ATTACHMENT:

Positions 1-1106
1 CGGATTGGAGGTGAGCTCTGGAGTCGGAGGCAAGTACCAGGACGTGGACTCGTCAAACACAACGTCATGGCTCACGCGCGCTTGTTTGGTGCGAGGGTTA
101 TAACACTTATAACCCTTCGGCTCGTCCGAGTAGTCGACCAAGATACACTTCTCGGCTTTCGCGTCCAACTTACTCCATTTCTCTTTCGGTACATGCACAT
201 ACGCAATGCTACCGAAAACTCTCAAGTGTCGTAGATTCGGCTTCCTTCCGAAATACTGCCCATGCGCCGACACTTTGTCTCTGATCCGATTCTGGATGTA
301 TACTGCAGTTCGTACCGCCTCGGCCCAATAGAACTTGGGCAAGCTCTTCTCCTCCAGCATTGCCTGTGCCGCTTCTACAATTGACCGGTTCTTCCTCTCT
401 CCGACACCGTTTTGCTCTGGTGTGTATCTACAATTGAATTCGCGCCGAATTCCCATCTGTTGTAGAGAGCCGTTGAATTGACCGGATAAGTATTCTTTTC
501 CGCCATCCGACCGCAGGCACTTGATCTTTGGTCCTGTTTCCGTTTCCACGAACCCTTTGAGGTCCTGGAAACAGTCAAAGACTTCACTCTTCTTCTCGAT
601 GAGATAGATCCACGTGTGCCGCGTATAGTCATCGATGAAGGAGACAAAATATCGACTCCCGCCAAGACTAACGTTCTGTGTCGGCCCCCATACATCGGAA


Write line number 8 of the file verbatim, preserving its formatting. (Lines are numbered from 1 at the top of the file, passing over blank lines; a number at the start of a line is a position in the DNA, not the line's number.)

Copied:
601 GAGATAGATCCACGTGTGCCGCGTATAGTCATCGATGAAGGAGACAAAATATCGACTCCCGCCAAGACTAACGTTCTGTGTCGGCCCCCATACATCGGAA